Each child has a mu­si­cal in­stru­ment and the adult has a baton. When you wave the baton, the or­ches­tra plays. When you put the baton down, ev­ery­one has to stop – shh. When the baton is mov­ing fast, they play fast, and when it’s slow, they play slow. Then flip the rules. Stop play­ing when the baton is wav­ing, start when it’s down. Play fast when the baton is slow, and slow when it’s fast. All chil­dren will get frus­trated and im­pul­sive from time to time. This is all part of them grow­ing up and find­ing their place in the world. Self-con­trol is built over time, and there’s no hurry for them to be­come ex­perts. It is a qual­ity that can be strength­ened, what­ever their age. Build­ing small hu­mans into healthy, ca­pa­ble, big­ger ones takes time. The im­por­tant thing is to pro­vide the op­por­tu­ni­ties that will nur­ture them along.


Mof­fitt, T., Arse­neault, L., Bel­sky, D., Dickson, N., Han­cox, R., & Har­ring­ton, H. et al. (2011). A gra­di­ent of child­hood self-con­trol pre­dicts health, wealth, and pub­lic safety. Pro­ceed­ings of the Na­tional Acad­emy of Sciences, 108(7), 2693-2698. http -//dx.doi. org/10.1073/pnas.1010076108. Mis­chel, W., Ebbe­sen, E., & Raskoff Zeiss, A. (1972). Cog­ni­tive and at­ten­tional mech­a­nisms in de­lay of grat­i­fi­ca­tion. Jour­nal of Per­son­al­ity and So­cial Psy­chol­ogy, 21(2), 204-218. http -//dx.doi. org/10.1037/h0032198. Mis­chel, W., Shoda, Y., & Ro­driguez, M. (1989). De­lay of grat­i­fi­ca­tion in chil­dren. Science, 244(4907), 933-938.http -// science.2658056. Sch­lam, T., Wil­son, N., Shoda, Y., Mis­chel, W., & Ay­duk, O. (2013). Preschool­ers' de­lay of grat­i­fi­ca­tion pre­dicts their body mass 30 years later. The Jour­nal of Pe­di­atrics, 162(1), 90-93.http -//dx.doi. org/10.1016/j.jpeds.2012.06.049. Tominey, S. L., & Mcclel­land, M. M. (2011). Red light, pur­ple light – find­ings from a ran­dom­ized trial us­ing cir­cle time games to im­prove be­hav­ioral self-reg­u­la­tion in preschool. Early Ed­u­ca­tion and Devel­op­ment, 22(3), 489-519.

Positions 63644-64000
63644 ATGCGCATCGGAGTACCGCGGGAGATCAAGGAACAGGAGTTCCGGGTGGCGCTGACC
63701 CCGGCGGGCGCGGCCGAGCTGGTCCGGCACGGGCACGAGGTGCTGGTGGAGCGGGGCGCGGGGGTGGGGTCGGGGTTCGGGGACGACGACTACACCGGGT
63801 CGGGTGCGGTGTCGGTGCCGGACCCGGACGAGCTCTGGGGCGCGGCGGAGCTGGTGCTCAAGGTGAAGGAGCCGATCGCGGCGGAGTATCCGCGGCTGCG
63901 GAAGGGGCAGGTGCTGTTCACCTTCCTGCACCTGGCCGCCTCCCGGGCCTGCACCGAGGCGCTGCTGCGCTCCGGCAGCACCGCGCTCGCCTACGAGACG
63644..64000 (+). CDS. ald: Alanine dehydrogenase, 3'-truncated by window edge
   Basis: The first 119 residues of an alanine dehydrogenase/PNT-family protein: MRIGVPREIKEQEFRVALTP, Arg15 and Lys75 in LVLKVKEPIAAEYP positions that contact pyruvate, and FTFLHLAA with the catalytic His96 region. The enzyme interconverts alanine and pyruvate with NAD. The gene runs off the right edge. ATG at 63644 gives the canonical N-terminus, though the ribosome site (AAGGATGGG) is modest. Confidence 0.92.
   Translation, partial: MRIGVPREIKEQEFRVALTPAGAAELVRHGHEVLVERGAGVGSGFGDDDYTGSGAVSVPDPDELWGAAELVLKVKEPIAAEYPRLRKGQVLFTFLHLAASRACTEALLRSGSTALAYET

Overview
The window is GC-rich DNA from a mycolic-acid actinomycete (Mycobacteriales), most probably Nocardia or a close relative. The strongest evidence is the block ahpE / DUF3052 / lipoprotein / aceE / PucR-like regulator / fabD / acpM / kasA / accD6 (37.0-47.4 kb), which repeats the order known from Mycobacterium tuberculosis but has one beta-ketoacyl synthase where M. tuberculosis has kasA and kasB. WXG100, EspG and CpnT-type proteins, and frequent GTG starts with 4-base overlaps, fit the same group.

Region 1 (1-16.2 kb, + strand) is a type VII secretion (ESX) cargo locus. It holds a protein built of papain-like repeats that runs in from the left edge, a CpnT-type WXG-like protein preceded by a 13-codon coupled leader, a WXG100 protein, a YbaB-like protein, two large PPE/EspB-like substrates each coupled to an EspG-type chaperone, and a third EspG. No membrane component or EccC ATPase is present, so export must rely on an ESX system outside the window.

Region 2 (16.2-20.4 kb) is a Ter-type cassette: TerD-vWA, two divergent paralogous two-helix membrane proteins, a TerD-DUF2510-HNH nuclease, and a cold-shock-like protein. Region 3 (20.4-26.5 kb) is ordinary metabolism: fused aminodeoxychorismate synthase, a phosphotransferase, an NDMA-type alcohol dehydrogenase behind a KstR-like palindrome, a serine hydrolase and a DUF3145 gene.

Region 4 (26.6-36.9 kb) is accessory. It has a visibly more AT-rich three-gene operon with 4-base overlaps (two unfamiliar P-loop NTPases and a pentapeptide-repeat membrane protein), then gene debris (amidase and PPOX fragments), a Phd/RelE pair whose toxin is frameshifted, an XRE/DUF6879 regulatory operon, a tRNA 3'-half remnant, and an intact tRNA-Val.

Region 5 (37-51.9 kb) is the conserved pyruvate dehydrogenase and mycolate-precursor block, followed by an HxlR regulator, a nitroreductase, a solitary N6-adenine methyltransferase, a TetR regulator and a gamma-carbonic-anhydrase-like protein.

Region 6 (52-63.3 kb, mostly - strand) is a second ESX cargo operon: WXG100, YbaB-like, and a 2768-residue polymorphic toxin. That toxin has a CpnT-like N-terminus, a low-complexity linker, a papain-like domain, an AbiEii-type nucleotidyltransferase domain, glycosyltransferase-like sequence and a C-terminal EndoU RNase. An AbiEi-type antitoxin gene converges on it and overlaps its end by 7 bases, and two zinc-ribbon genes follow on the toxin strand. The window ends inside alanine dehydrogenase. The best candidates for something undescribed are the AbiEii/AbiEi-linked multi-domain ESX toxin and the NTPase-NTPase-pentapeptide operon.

of our Cre­ator and should there­fore be re­ceived and cared for with hon­our. This is man­aak­i­tanga. To ex­tend man­aak­i­tanga is to en­hance the mana of oth­ers, from the first en­counter to the last, with no ex­pec­ta­tion of re­turn or per­sonal gain. It is self­less and gen­uinely about the other – “We were de­signed and cre­ated to be re­cip­i­ents of love.”

We teach our chil­dren about man­aak­i­tanga. It’s a sig­nif­i­cant part of what makes them who they are as Māori. One of their first lessons in man­aak­i­tanga was to greet each of our guests per­son­ally. For our daugh­ter, Psalm, this came nat­u­rally. Psalm’s de­light in meet­ing some­one new has never dis­crim­i­nated. Her arms seem to find their way around what­ever new neck is avail­able.

One such neck be­longed to a man who has since be­come a brother to us. His ex­te­rior is staunch, his arms cov­ered in tat­toos and he’s ac­cus­tomed to peo­ple be­ing guarded, if not ner­vous, in his pres­ence so he tends to stay within his frame. Since he was first in­tro­duced as un­cle, Psalm’s greet­ing for him has been to shriek his name and launch her­self at him, arms out­stretched. It has never en­tered her head that he might not catch her. This be­gan when she was two. He had done noth­ing to de­serve her love, yet she de­lighted in him, as un­cle.

He later told us that for a long time, he hadn’t known how to re­act to Psalm’s as­saults of af­fec­tion. He would awk­wardly pat the back of this wrig­gling, gig­gling, ap­par­ently leg­less child hang­ing off his neck and look at us wide-eyed, as if to ques­tion what the heck was hap­pen­ing. He talked about how he slowly learned to re­ceive her cud­dles.

Be­cause of her un­con­di­tional, re­lent­less de­light in him, he slowly found the free­dom to un­fold and de­light in her too. He now looks for­ward to the mo­ment when he hears, “Un­cle!” and that shriek of hers, and he catches her in a tan­gle of laugh­ter. Those tat­tooed arms squeez­ing the wrig­gling, gig­gling child in re­cip­ro­cated love. He said she has un­done him.

“From the youngest to the old­est, we are all ca­pa­ble of much love.” This way of life comes with its own unique sac­ri­fices which we try to in­su­late our chil­dren from, as my par­ents did us. Some­times, when the ben­e­fits and beauty aren’t tan­gi­ble enough in our chil­dren’s eyes, I find my­self reach­ing for the words of my

real life

Han­nah's mum, Thelma, dad, Haami, three broth­ers - Hami Ora, John, and Luke, and Ma­bel, Han­nah's grand­mother on her mum's side. Taken af­ter Haami was awarded the QMS.